Savoury Corn Bread-Onion Muffins

After spending the day taking care of everything & everyone else, I decided I could use some kitchen therapy that doubled as a treat I could easily take to work tomorrow. I procrastinated on buying groceries leaving my kitchen very sparse-this was what I came up with.

The best part about these muffins, is their versatility. In place or in addition to the onions, you could add just about anything like peppers, ground beef or chopped ham…be creative!

I used Harissa spice in mine, its a Moroccan blend that really zesty. Its also a bright red colour and looks pretty against the yellow cornmeal batter. I sprinkled each muffin with a bit of it before putting it in the oven, just so it looked pretty.

In a small pan w/ a bit of butter & olive oil, add a small finely chopped onion. Fry is at high heat until it starts to sizzle, then turn the heat to a low-medium & allow then to caramelize to a deep golden brown stirring often. Set aside.

In a big bowl blend 1 cup of cornmeal with 1 cup of flour.

Add 1/3 cup sugar, 2 tsp baking powder, 1/2 tsp of salt

I went a bit buck with the spice. I added about 3/4 tsp on crushed fennel seed, 1/4 tsp cracked mixed peppercorn, a big sprinkle of garlic powder, italian spice & a pinch of harissa & montreal steak spice. (told you i went buck)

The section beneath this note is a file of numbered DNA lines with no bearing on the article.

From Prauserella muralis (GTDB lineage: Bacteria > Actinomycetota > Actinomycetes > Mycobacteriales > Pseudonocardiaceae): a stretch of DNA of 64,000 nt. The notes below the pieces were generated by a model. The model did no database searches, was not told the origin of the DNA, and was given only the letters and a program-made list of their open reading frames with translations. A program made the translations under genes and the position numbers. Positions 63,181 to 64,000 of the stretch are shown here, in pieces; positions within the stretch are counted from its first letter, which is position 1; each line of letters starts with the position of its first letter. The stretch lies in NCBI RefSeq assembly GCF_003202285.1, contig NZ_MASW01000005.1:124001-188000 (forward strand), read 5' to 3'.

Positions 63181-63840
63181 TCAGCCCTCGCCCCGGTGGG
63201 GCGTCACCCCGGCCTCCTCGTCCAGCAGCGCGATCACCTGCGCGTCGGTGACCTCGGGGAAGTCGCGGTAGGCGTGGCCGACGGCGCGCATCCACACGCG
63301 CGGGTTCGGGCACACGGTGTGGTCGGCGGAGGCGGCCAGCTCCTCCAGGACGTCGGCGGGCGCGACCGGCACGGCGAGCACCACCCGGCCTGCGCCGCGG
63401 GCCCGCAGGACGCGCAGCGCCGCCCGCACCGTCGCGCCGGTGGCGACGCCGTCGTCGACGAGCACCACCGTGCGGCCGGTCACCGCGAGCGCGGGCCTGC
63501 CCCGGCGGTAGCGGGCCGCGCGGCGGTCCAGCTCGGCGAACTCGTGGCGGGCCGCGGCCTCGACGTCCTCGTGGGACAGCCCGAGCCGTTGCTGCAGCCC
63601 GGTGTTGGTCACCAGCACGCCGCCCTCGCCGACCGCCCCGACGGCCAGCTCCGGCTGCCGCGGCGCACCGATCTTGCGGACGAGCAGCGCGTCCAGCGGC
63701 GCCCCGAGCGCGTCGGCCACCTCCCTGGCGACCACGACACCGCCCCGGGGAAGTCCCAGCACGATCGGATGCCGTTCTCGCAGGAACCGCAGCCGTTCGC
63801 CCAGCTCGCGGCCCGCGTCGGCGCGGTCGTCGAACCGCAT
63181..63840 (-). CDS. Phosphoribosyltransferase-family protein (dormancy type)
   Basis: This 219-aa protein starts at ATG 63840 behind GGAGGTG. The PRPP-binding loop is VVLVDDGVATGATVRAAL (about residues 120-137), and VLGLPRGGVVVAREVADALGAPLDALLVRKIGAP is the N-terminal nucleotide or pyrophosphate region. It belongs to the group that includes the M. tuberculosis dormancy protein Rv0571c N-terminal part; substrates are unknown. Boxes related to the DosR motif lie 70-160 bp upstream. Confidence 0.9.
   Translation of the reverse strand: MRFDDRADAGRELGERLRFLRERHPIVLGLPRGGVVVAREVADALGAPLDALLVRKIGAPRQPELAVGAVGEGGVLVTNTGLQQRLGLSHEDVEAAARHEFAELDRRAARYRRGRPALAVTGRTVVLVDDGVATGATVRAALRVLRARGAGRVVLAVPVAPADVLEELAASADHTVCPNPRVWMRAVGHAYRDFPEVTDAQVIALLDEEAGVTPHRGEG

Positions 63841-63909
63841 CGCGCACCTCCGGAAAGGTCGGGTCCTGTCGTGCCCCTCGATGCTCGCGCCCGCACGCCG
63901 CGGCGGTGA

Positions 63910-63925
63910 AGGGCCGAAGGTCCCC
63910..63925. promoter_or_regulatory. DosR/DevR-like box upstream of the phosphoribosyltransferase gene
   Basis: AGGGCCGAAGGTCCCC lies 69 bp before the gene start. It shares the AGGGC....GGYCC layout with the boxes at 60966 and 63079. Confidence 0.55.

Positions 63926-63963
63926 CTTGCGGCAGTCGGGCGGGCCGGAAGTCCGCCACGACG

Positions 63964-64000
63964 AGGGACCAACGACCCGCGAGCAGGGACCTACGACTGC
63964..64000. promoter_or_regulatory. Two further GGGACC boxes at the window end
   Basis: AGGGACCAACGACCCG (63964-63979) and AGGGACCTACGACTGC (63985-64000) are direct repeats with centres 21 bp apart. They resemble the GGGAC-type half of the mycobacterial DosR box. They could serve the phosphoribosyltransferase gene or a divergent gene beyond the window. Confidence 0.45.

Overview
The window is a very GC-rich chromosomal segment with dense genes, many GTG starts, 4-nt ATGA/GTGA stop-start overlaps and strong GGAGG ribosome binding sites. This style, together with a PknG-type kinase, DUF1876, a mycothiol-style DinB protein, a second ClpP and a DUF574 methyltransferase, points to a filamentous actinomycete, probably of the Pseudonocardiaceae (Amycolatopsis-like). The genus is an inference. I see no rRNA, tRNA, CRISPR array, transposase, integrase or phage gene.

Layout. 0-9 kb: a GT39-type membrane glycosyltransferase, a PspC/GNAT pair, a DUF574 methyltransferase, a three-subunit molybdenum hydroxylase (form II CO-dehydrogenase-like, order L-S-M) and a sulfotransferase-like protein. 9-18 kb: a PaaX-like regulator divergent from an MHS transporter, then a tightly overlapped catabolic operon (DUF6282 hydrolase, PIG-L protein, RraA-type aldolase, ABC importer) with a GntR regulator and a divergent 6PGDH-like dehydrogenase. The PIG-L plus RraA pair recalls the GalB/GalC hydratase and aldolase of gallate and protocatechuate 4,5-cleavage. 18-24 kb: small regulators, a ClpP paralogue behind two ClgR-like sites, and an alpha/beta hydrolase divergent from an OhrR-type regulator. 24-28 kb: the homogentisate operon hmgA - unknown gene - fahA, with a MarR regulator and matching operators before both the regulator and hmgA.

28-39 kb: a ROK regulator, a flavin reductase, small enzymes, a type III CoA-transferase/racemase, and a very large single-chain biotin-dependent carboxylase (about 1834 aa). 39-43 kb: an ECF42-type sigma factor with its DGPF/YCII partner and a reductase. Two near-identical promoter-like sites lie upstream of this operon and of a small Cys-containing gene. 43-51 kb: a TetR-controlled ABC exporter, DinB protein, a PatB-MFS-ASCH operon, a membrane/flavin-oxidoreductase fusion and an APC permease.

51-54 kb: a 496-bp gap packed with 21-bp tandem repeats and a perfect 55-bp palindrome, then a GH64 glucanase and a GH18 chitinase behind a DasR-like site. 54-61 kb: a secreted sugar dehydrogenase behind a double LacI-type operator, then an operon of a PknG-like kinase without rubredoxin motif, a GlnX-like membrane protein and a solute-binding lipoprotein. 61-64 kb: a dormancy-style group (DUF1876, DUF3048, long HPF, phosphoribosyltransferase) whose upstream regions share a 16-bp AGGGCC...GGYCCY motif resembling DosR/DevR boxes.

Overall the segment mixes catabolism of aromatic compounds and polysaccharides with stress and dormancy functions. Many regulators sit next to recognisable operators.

Beat 1 egg with 1/4 cup of olive oil. Blend into dry ingredients along with 1 cup of milk. Blend well.

Grease a muffin tin & 1/2 fill with batter. Spoon ome onions onto each then cover with remaining batter.

Sprinkle with a colourful spice & bake at 400 degrees for 20-30 minutes until done.

I’m bringing a few to work with a serving of fried rapini-yum.


Chronic Pain Coping Strategies

photo by maria gagliardi

Pain won’t kill you, but can lead you to wish you were dead. I have become a bit of a self taught expert on living with chronic pain, and this is what I have learned & how I get by:

Get To Know It As Friend Not Enemy: Stop trying to fight it, you’ll never win. The angst you carry with the ‘fight it’ attitude will only add to stress & negativity, which releases peptides in your brain, which makes it hurt worse. Pain is a protection signal from your body to alert you that you should stop doing whatever you are doing. Don’t hate a function that is there to protect you. Instead, respect your pain and obey it.

Anger: Having said that, chronic pain takes a toll on even the most upbeat person, and besides the physical implications, it can often lead to bitterness and depression if it goes unchecked. It can also discourage you from doing things that will actually be good for you (eating well & exercise for example) also adding to the feeling of ‘unwell.’ If your pain is linked to victimization (in my case screwed over by WSIB) your pain can be an awful trigger of looping negative emotions/thoughts that again, release those damned peptides.